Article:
Steve V said...

ottlib

And, once again, another imported concept from the American cousins.

Olaf said...

Steve,

I think you and I generally agree on the "media bias" issue. That said, I might as well quibble - you know, for the hell of it.

First:

However, and I don't mean to generalize, all of the Conservatives seem to buy into this perceived bias.

I'd hate to see what you'd say if you actually did mean to generalize... :)

Next, the two studies that you site are measuring two very different things. The first, suggesting a bias towards the left (from certain news sources), is measuring the personal biases of the individuals. The second is not; it measures the actual news outcomes. This is clearly apples and oranges, because no matter how they're skewed the outcomes could still be a product of inherent biases, and their imbalance suggests nothing to the contrary.

For example, if a survey was done of Fox News, and it showed that over the past year regarding the Iraq war that 50% of their stories were negative while 50% were positive, would you conclude that there is no pro-Bush/ Republican/ Iraq War bias on Fox News? Probably not. What you'd conclude is that were there no bias, the ratio would be much closer to reality (eg. 95% negative, 5% positive).

Likewise, that the Toronto Star (in my opinion, the most partisan paper in the country - not that other papers don't have their ideological biases (they all do), just that few could possibly rival the Toronto Star's partisan bias towards the boys and girls in red) came out "statistically balanced" might lead one to the same conclusion: that if it weren't biased to begin with, its coverage may have been far more unbalanced.

Furthermore, the majority of these "stories" are just that - not necessarily evidence of editorial bias at work in anyway, but just things that happened worth noting, regardless of who the story is "negative" for. Again, most papers won't decline to publish a story on the "Beer and Popcorn" quip just because they're Liberal boosters, nor did the post decide to not publish Harper's "don't worry, the courts will keep us in line" gaffe. The main exhibition of bias, where it exists, would be on the margins. So the fact that most papers regardless of their ideological bias (the Star excluded) may have had more "favourable" coverage for the CPC, could possibly suggest that there was more favourable coverage to be had.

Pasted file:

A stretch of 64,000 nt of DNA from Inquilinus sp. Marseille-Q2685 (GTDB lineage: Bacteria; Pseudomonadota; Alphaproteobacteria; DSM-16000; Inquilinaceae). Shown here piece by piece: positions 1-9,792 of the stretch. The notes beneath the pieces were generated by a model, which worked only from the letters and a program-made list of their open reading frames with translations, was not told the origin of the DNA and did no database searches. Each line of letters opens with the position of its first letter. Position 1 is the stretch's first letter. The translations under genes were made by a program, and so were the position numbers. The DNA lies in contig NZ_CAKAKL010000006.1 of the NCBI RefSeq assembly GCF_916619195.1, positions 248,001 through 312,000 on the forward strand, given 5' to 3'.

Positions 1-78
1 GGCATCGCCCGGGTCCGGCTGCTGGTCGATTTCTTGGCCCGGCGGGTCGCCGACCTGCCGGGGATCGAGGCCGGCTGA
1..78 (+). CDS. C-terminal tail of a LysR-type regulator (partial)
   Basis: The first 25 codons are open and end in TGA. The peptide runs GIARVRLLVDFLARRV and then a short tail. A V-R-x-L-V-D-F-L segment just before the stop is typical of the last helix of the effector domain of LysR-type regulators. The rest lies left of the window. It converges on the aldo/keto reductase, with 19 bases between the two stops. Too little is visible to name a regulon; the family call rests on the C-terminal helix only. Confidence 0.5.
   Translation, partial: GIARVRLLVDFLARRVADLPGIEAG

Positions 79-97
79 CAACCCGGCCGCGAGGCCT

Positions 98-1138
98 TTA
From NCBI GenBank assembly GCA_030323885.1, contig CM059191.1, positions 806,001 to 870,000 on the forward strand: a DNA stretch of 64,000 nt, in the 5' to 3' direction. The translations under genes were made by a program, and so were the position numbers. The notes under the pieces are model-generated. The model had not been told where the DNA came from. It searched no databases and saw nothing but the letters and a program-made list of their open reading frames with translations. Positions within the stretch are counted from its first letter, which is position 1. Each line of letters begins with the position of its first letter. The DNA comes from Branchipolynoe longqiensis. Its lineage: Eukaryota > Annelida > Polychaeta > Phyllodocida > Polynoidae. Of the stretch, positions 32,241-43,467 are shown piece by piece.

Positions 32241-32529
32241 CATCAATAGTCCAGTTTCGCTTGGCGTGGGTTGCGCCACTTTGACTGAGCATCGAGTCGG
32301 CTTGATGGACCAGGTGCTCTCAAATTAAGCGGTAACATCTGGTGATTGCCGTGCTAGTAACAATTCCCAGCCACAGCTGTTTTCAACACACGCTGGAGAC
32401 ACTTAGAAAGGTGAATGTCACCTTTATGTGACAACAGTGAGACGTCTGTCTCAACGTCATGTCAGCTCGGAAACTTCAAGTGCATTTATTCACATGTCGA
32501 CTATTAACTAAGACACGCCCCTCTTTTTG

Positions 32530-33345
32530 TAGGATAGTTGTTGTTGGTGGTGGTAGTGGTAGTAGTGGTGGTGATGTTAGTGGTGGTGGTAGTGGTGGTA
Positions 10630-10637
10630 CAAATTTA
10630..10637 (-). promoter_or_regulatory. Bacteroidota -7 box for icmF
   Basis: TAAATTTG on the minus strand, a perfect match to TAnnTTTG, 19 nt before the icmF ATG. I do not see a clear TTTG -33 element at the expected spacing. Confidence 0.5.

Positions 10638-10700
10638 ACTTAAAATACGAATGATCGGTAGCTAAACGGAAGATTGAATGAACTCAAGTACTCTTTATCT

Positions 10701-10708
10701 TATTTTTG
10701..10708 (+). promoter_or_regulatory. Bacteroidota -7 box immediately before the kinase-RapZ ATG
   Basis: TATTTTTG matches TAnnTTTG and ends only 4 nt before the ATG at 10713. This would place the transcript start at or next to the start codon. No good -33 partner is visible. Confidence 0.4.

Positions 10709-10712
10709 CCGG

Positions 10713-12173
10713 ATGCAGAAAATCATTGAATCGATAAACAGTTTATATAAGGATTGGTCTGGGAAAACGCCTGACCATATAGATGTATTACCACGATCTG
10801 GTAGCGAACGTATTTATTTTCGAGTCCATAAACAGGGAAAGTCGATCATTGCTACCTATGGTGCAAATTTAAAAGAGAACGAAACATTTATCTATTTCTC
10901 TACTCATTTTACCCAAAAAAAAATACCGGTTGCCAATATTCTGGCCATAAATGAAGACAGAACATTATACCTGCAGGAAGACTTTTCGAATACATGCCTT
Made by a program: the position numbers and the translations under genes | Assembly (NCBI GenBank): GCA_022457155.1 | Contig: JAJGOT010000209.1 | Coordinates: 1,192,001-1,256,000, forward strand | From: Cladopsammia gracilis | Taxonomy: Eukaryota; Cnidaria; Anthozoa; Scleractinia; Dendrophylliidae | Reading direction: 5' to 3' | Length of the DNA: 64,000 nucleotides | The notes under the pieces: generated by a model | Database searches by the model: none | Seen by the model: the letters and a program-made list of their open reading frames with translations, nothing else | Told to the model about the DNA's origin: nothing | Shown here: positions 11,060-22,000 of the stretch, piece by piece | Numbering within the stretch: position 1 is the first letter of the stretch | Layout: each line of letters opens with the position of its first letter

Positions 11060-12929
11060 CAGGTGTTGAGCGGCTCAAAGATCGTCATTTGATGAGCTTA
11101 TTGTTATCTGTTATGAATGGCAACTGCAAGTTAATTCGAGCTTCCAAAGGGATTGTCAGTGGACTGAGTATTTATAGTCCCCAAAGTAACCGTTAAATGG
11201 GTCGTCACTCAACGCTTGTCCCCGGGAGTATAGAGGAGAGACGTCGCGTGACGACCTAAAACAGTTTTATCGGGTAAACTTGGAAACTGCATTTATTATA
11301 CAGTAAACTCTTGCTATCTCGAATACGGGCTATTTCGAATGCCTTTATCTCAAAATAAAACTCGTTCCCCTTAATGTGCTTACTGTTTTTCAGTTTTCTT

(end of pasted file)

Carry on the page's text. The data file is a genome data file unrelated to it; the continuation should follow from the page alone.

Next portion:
So, when you suggest that "actually the coverage wasn't fair" or that the left should be complaining of "rampant bias" because the Conservatives came off relatively better, what you're assuming is not only that there were no major negative news stories exogenous to the election itself (like, say, Adscam, or the "Trust Scandal") but also that, objectively speaking, both parties performed equally impressive during the election. Leaving aside that this would be impossible to measure definitively, it's unlikely to be realistic.

Outcomes cannot in themselves prove anything regarding bias, as far as I can tell. It is certainly no where near as convincing as actually surveying the personal biases of those making the decisions.

Just to clarify for the more combative crowd: I'm not claiming media bias one way or another, just playing devils advocate, to see if Steve's juxtaposition of the two studies holds up. I'm sure he'll have a reasonable response, although I'd welcome one from anyone.

Steve V said...

Olaf

You could use 2006 to support the idea of events leading coverage (i.e adscam, income trust). That fact partially explains the wild gap in coverage. However, if you take 2004, you see a similar trend, although not as pronounced, which suggests something else at play. Anti-government bias?

I don't think this is an apples and oranges debate, because the implication of editorial political preference is that it manifests itself in the coverage. The fact it doesn't, and might actually lean the other way, says that the media does do a good job of seperating personal preference from coverage. To take it further, you could argue that there is too much compensation, in an effort to eliminate personal bias, media actually moves too far to eliminate any possibility of slant.

Ti-Guy said...

As strange as it sounds, you could actually argue the Post has been more negative than the Globe in recent weeks.

The Post and The Globe move in reaction to each other. The G&M has been sufficiently critical of the Harper Party (that's what Jeffry Simpson calls it) to keep me subsribed to it, but its editorial board has taken a decidedly "lets encourage Harper and see where this goes" and counters its negative reporting with gushy and silly editorials. I just don't read beyond the first parapraph of most of them anymore. Especially when they contain the phrase "Harper is correct when he..."

Harper isn't always wrong, but I don't think he's ever been "correct" in any absolute way. Not about anything that matters, anyway.

Olaf said...

Steve,

I don't think this is an apples and oranges debate, because the implication of editorial political preference is that it manifests itself in the coverage